a day of rest and worship: Sunday for most Christians; Saturday for the Jews and a few Christians; Friday for Muslims
The Biblical seventh day of the week, observed as a day of rest in Judaism, Advent, or Baptism, starting at sundown on Friday till sundown on Saturday.
Sunday, observed throughout the majority of Christianity as a day of rest.
Friday, observed in Islam as a day of rest.
A meeting of witch at midnight.
a season or day of rest; one day in seven appointed for rest or worship, the observance of which was enjoined upon the Jews in the Decalogue, and has been continued by the Christian church with a transference of the day observed from the last to the first day of the week, which is called also Lord's Day
the seventh year, observed among the Israelites as one of rest and festival
fig.: A time of rest or repose; intermission of pain, effort, sorrow, or the like
Chambers 20th Century Dictionary
sab′ath, n. among the Jews, the seventh day of the week, set apart for the rest from work: among Christians, the first day of the week, in memory of the resurrection of Christ, called also Sunday and the Lord's Day: among the ancient Jews, the seventh year, when the land was left fallow: a time of rest.—adj. pertaining to the Sabbath.—n. Sabbatā′rian, a very strict observer of the Sabbath: one who observes the seventh day of the week as the Sabbath.—adj. pertaining to the Sabbath or to Sabbatarians.—ns. Sabbatā′rianism; Sabb′ath-break′er, one who profanes the Sabbath; Sabb′ath-break′ing, profanation of the Sabbath.—adjs. Sabb′athless (Bacon), without Sabbath or interval of rest: without intermission of labour; Sabbat′ic, -al, pertaining to, or resembling, the Sabbath: enjoying or bringing rest.—n. Sabbat′ical-year, every seventh year, in which the Israelites allowed their fields and vineyards to lie fallow.—adj. Sabb′atine, pertaining to the Sabbath.—v.i. and v.t. Sabb′atise, to keep the Sabbath: to convert into a Sabbath.—n. Sabb′atism, rest, as on the Sabbath: intermission of labour.—Sabbath-day's journey, the distance of 2000 cubits, or about five furlongs, which a Jew was permitted to walk on the Sabbath, fixed by the space between the extreme end of the camp and the ark (Josh. iii. 4); Sabbath School (see Sunday school).—Witches' Sabbath, a midnight meeting of Satan with witches, devils, and sorcerers for unhallowed orgies and the travestying of divine rites. [L. Sabbatum, gener. in pl. Sabbata—Gr. Sabbaton—Heb. Shabbāth, rest.]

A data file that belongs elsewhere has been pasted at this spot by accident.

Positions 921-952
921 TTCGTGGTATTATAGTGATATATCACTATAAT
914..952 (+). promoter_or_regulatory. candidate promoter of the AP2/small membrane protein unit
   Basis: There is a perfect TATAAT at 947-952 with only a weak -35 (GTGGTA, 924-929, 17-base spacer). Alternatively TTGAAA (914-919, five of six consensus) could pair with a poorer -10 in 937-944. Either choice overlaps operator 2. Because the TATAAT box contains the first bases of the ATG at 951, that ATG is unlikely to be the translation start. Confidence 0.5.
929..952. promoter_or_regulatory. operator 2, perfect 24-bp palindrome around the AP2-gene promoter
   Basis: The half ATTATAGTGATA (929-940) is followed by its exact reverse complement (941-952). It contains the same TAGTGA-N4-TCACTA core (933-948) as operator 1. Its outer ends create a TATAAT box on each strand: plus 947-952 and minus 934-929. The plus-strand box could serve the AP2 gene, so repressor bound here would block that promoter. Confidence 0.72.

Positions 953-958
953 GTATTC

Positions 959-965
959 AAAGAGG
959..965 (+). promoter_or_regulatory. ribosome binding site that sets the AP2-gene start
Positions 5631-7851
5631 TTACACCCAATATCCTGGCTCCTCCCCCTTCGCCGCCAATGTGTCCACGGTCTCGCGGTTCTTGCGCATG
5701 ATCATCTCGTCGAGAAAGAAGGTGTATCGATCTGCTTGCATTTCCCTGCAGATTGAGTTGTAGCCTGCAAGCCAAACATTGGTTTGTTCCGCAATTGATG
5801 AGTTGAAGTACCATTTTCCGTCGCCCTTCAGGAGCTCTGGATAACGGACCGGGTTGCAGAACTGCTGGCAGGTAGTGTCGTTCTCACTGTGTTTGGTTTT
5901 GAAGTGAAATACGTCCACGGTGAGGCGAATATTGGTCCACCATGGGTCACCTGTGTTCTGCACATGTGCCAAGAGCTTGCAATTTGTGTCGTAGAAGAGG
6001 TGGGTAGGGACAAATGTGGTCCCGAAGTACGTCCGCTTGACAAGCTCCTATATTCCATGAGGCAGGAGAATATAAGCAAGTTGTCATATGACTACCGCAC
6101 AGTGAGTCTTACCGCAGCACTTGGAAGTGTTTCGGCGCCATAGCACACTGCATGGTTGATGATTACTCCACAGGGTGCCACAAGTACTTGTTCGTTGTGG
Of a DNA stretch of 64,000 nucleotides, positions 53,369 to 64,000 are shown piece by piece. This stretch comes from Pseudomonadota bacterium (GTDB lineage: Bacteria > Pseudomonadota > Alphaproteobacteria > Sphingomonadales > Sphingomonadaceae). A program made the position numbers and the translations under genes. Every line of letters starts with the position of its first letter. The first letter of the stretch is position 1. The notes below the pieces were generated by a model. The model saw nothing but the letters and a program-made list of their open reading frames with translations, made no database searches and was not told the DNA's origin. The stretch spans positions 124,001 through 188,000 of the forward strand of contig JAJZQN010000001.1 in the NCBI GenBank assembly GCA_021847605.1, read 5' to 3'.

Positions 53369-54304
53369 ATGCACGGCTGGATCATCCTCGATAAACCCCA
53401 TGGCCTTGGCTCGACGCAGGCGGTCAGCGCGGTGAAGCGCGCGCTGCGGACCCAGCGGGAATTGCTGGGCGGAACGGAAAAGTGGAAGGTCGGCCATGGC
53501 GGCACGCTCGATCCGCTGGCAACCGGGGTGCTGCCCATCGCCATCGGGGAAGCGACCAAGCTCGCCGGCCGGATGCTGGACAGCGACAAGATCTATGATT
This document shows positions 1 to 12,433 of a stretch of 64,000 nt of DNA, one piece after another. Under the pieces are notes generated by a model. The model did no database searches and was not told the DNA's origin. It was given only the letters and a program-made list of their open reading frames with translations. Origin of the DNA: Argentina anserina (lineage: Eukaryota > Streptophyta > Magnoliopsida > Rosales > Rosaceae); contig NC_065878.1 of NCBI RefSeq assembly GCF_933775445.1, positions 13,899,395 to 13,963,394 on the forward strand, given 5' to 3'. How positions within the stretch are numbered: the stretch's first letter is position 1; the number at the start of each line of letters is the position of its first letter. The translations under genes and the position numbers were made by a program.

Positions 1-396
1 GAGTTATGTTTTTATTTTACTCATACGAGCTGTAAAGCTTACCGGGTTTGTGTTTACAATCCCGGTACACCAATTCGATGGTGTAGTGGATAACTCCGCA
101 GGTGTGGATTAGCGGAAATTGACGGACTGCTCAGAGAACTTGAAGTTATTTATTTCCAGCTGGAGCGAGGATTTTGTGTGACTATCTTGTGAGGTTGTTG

The Nuttall Encyclopedia
the seventh day of the week, observed by the Jews as a day of "rest" from all work and "holy to the Lord," as His day, specially in commemoration of His rest from the work of creation, the observance of which by the Christian Church has been transferred to the first of the week in commemoration of Christ's resurrection.
The numerical value of Sabbath in Chaldean Numerology is: 9
The numerical value of Sabbath in Pythagorean Numerology is: 8
If once a man indulges himself in murder, very soon he comes to think little of robbing; and from robbing he next comes to drinking and Sabbath-breaking, and from that to incivility and procrastination.
A lot of people use these hotplates to keep food warm for the next day, they put them on Friday and they are left on for the entire Sabbath, 25 hours.
Anybody can observe the Sabbath, but making it holy surely takes the rest of the week.
When the Sabbath goes, the church goes. When the Church goes, the family goes. When the family goes, the nation goes.
The Texas thing is part of it, growing up on a healthy dose of ZZ Top and Stevie Ray Vaughan, but I also was a metal-head from day one. Led Zeppelin, Black Sabbath, Kiss, Van Halen, all my favorite bands had really great grooves to their music.
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Translations for Sabbath
From our Multilingual Translation Dictionary
- يوم السبتArabic
- dini tatil günüTurkish
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